Support » Plugin: PHP Everywhere » Impersonation of this plugin

  • Plugin Author Alexander Fuchs

    (@alexander_fuchs)


    Dear users of this plugin,

    I recently got a report that this plugin is being impersonated by referrer malware. The malware may use the name of “PHP Everywhere Support” and may use the developer name “Alexander Fuchs”. The malware was observed to use the file path “wp-content/plugins/plugs/plugs.php”, but may be using a different path or name depending on the infection of the site.

    Neither me as a developer nor this plugin are related to this malicious attack. And I am personally disappointed in the abuse of a non-profit open-source project for such things.

    Based on what I know so far, the malware will add itself as a separate plugin. If you suspect to be infected by the malware, you can uninstall all plugins with “PHP Everywhere” in their name and reinstall the official “PHP Everywhere” plugin from the WordPress plugin directory.

    Feel free to post any questions under this post.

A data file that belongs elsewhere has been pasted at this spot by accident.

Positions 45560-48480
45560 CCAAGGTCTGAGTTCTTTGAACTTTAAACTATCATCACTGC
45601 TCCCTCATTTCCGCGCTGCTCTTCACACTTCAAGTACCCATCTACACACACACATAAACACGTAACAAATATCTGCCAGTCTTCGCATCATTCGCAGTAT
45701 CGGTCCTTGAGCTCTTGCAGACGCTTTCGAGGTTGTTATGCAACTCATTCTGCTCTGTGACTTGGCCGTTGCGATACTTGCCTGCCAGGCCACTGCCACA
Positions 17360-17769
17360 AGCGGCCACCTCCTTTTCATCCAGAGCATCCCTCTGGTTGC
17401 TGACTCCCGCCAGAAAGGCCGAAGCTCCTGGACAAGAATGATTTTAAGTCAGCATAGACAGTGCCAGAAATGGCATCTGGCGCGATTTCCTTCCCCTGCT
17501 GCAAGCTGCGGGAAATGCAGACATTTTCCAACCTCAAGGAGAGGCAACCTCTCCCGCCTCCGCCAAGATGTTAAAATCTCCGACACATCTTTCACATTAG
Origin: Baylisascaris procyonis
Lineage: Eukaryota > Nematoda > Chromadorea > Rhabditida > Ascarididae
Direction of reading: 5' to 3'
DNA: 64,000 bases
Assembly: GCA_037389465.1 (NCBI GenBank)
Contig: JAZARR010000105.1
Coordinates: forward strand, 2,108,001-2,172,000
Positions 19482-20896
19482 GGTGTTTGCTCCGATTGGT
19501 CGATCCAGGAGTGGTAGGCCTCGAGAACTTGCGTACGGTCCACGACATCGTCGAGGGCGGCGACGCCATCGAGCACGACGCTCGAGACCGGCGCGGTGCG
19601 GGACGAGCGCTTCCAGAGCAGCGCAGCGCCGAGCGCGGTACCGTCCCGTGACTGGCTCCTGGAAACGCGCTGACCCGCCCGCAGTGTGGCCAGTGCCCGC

Thanks for using this plugin and your continued support.

    Alexander Fuchs

Viewing 4 replies - 1 through 4 (of 4 total)
  • I had this malicious plugin show up on a client’s site on May 31, exactly as you describe. The site did not have the real PHP Everywhere plugin installed. I do not yet have proof of how this malware was installed, but it is likely related to similar reports about a “Yobar Wordpresa” plugin being installed via the Jetpack remote management interface. We are using ManageWP, but the similarities are striking.

    In our case, this clien’t site was connected to more than one ManageWP account. Our account shows no activity on May 31, so we are checking with the other party to confirm if their account shows activity at that time.

    I haven’t been able to find much more information about this, so if anyone else had this issue, do you have a remote management plugin installed?

    Just dropping back in to confirm that the plugin was indeed remotely uploaded via ManageWP through our client’s partner’s account. We have the partner’s account logged via Wordfence’s wfLogins table at the exact time the plugin was uploaded, connected via python-requests and not a browser.

    One more wrinkle in this saga: it doesn’t seem like this was done via ManageWP after all. At least not directly in any sense. The user agent string, “python-requests/2.25.1”, does not show up for any other ManageWP site access, and the IP addresses associated with the WordFence log are from India and Hungary. Seems there may be a separate root cause/vulnerability that I will probably be unable to trace.

    @alexander_fuchs

    Hi. Is this plugin still being supported? I am desperate for one that allows php to be written in a gutenberg block!

Viewing 4 replies - 1 through 4 (of 4 total)
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